A dedicated mode of transportation may incorporate several unique features. For instance, the Tesla transport mode imposes a speed cap on the vehicle to reduce the risk of collisions and other mishaps. The intelligent air suspension is also turned off, and the battery drain is minimized.

Transport mode may seem like an option to employ when flat towing an electric vehicle, but in reality, this is not a safe choice. The tow mode should only be active when transferring the car onto a flatbed trailer. Therefore, this mode is not appropriate for high-speed travel over extended distances.

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Towing an Electric Car

Their gasoline-powered cousins are susceptible to suffering significant transmission or engine damage if they are hauled improperly, and there are additional concerns for electric vehicles. This is especially true for vehicles with computers on the tires, batteries, and sensors. Therefore it's imperative to consider the towing setup for electric car towing.

Suppose you pull an electric vehicle behind you, and the wheels spin. In that case, the continual rotation of the wheels will provide electricity to a battery that is not currently being utilized. Even when the battery isn't turned on, it still receives power from the source.

Because flatbed trucks eliminate wheel movement, they do away with the possible dangers that the motion of the wheels can cause, even when the vehicle is shut off.

In Nissan's owner's manual for the Leaf vehicle, it states the car should not be transported with either the front wheels or all four wheels on the ground. Two-wheel towing is only possible if the rear wheels are on the ground.

This allowance does not necessarily mean they should be transported this way. Most manufacturers currently recommend electric cars be transported on a level surface to reduce the risk of causing potential hazards to the vehicle.

Additionally, you need to know what kind of drivetrain the vehicle has before figuring out which wheels can potentially make contact with the ground. Because the Nissan Leaf utilizes a front-wheel-drive configuration, the front wheels must never be in motion when the vehicle is not being driven.

The vast majority of Tesla vehicles include all-wheel drive, which indicates that torque is distributed to each of the vehicle's four wheels. In addition, some of them feature drivetrains with rear-wheel orientation.

Because of this, the Tesla's rear wheels should only move while the vehicle is being driven and not under other circumstances. Wheels on a Tesla Model 3 shouldn't spin unless the vehicle's speed is below three mph for at least 30 feet.

It is worth noting the dangers of ignoring towing advice. The Model S manual features a fire hazard warning next to the towing options. This highlights just one of the potentially disastrous outcomes that could occur if it is towed incorrectly.

Loading it up

Find out where tow chains can be fastened safely and securely on your car by consulting the manual for your vehicle's make and model.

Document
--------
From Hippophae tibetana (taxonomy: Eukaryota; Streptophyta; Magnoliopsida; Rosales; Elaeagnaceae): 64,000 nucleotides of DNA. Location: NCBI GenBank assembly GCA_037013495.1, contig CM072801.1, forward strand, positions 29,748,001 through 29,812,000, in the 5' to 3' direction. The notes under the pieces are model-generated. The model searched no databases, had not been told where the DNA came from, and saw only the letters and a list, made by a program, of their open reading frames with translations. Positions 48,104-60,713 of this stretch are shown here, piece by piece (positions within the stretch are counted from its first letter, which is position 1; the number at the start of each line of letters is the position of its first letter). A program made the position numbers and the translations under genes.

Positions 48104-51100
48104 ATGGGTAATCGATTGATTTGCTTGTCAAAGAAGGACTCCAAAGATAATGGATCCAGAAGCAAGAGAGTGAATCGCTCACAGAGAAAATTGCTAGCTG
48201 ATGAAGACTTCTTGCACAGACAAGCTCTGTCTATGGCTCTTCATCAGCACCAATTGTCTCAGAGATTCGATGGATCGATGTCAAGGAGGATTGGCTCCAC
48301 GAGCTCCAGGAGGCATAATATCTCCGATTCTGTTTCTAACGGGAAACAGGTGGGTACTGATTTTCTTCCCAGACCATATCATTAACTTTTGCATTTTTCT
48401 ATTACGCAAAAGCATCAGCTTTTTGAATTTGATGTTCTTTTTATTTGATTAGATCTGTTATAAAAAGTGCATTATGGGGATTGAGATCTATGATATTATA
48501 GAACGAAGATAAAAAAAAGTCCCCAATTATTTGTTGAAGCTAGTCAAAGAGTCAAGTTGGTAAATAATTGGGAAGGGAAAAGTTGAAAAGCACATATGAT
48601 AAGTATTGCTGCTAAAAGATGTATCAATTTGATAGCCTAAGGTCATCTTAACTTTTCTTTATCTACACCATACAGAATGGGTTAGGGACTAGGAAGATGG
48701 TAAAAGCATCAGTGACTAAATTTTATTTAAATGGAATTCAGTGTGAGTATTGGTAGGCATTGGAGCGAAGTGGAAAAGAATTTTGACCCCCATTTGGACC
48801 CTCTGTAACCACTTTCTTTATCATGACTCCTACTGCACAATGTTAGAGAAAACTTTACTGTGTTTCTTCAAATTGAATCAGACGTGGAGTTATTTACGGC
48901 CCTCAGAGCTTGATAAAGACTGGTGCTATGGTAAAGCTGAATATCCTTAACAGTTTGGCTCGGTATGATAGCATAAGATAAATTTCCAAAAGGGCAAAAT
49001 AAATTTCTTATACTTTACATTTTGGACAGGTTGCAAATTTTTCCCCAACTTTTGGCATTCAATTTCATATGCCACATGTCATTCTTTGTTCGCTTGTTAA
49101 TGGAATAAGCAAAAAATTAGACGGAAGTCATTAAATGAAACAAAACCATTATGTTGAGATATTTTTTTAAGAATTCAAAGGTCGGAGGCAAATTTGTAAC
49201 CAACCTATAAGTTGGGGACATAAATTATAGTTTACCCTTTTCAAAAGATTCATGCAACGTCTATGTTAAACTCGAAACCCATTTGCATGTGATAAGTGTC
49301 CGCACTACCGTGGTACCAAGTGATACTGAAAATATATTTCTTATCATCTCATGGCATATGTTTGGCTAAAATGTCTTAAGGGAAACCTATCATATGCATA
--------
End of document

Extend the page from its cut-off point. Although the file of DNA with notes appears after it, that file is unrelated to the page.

Towing is more straightforward with Tesla's built-in tow hook, referred to as a tow eye in Tesla jargon. It is situated on the lower left side of the front fender. The opening for the tow-eye is concealed beneath a cover that can be revealed by using a thin, flat-bladed screwdriver. To carefully remove the cover, insert the screwdriver into the slot and gently pull it off.

Assuming that the tow eye slot is visible, connect the tow-eye to the slot by turning it counterclockwise until it is firmly in place. Once everything is in place, connect a winch cable or tow chains straight to the eye of the tow bar.

Next, put the vehicle into neutral, often known as the tow mode, and then give the truck permission to load the vehicle onto the flatbed.

Some cars do not have a specific tow hook; even if they do, pulling the vehicle from that hook is not advisable. However, according to the manufacturer of the Nissan Leaf, the front and rear tow hooks are only intended to secure the vehicle during transport and not pull it behind another vehicle.

When it comes to these vehicles, the winch cable or tow chains have to be joined to the primary structure of the car, located underneath the vehicle.

Safely Transport Your Electric Vehicle

Purchasing an electric vehicle requires a significant commitment and outlay of capital. Such a commitment also means spending sufficient effort to learn all the new information to prevent damaging your investment.

When it comes to towing an electric car or asking a company to do it on your behalf, knowing the fundamentals, such as mentioning that you require a flatbed trailer, can be of significant assistance in safeguarding your vehicle and saving money at the same time.

If you need to transport your electric vehicle, you can feel confident it will be in safe hands with A-1 Auto Transport. For more information, talk with one of our electric vehicle shipping consultants and get an instant quote.

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Joe Webster began his journey in the auto transport field by attending the University of Southern California (USC), where he graduated with a Bachelor of Business Marketing. 

After college, he started his career in the auto transport industry from the bottom up and has done virtually every job there is to do at A-1 Auto Transport, including but not limited to: Truck Driver, Dispatch, Sales, PR, Bookkeeping, Transport Planner, Transport Manager, International Transport Manager, Brokering, Customer Service, and Marketing. Working with his mentor Tony Taylor, Joe Webster has learned the ins and outs of this industry which is largely misunderstood. 

With over 30 years experience in the industry, we've been helping people ship their vehicles, motorcycles, RV's, heavy equipment, household goods and more across the country or overseas without a hitch. Ask us anything.